If you’ve ever thought about investing in wine, you might also have considered investing in whisky. Before you do however, there a few terms you need to be clear about…
Is it whisky or whiskey? The short answer is that it’s both! It’s spiritual home Scotland, Canada and the rest of world use the term ‘whisky’, but America and Ireland prefer ‘whiskey’. Irish settlers took ’whiskey’ to America in the 1700’s, where the term has been used ever since.
Why do both term exist? Whisky and whiskey?
The reason for the difference is two translations of the Irish and Scottish Gaelic words for the spirit. In Scotland, it’s uisge-beatha and in Ireland, it’s Uisce beatha. Whisky and Whiskey are the anglicised forms of each.
What is whisky?
Put simply, whisk(e)y is a spirit distilled from fermented cereals, which is then aged in wooden casks. Geography, types of still, water, levels of peat, cask types and ageing time all make a difference.. Here are your need-to-know classic styles:
Whisky can only use the term ‘Scotch whisky’ or simply ‘Scotch’, if it has been distilled and matured in Scotland for at least three years. It’s made with malted barley and usually bottled to at least 40% abv. It is Scotch whisky that sets the benchmark for all other whisky styles around the world.
Irish whiskey is distilled three times instead of twice, which is why it is usually lighter than Scotch. It also tends to be softer and fruitier in style.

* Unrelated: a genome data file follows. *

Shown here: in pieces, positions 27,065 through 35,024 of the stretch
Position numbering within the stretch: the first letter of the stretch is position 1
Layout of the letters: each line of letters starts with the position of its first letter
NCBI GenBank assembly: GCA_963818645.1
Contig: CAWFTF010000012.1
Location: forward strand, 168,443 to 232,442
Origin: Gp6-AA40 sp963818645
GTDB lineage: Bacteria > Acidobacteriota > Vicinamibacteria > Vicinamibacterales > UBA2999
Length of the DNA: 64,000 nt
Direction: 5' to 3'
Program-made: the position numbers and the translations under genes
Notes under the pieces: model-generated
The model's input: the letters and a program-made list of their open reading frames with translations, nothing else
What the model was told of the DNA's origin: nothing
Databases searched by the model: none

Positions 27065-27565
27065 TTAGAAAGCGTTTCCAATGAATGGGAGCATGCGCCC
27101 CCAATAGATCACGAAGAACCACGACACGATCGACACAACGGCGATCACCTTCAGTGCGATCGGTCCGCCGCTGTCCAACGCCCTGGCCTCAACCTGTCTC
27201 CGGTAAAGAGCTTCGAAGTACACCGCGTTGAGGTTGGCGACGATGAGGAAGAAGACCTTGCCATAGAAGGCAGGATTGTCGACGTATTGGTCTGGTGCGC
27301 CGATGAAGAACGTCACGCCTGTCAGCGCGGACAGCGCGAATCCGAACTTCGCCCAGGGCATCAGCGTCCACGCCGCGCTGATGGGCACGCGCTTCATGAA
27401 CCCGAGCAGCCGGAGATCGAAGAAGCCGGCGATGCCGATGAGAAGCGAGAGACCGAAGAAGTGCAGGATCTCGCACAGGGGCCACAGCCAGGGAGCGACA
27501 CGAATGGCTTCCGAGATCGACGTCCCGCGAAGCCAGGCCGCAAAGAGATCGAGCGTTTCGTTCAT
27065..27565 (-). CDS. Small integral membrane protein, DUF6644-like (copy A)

Canadian whisky is also light and dry because instead of being made with malt, rye is used.
Japanese whisky is the style that is most often likened to Scotch, though their distilleries are also produce other styles.
American whiskey is generally quite different in style to Scotch as it can be made using several different types of grain. For example, corn whiskies such as Bourbon and Tennessee whiskey are often woody and fairly sweet, whereas American rye whiskey, can be more spicy and pack a bigger punch. Some are also blends of all these grains.
Indian whisky is a slightly different style of whisky again, but one to definitely watch out for. It is produced with the addition of molasses and has rum-like flavour profile.
Blended, single malt or grain whisky. What is the difference?
Just like with a single wine estate, single malt whisky is made purely with malted barley from one single distillery. Grain whisky uses any other cereal, such as rye, corn or wheat. A ‘blended’ whisky refers to a blend made up largely of grain spirit with some malt whisky and the majority of whiskies you can buy are these. However, look out for ‘vatted’ or ‘blended malt whiskies’ too, which are a blend of two or more single malts. This is a very rare style though, which just make us want to try it more! Hmmm now I’m thirsty…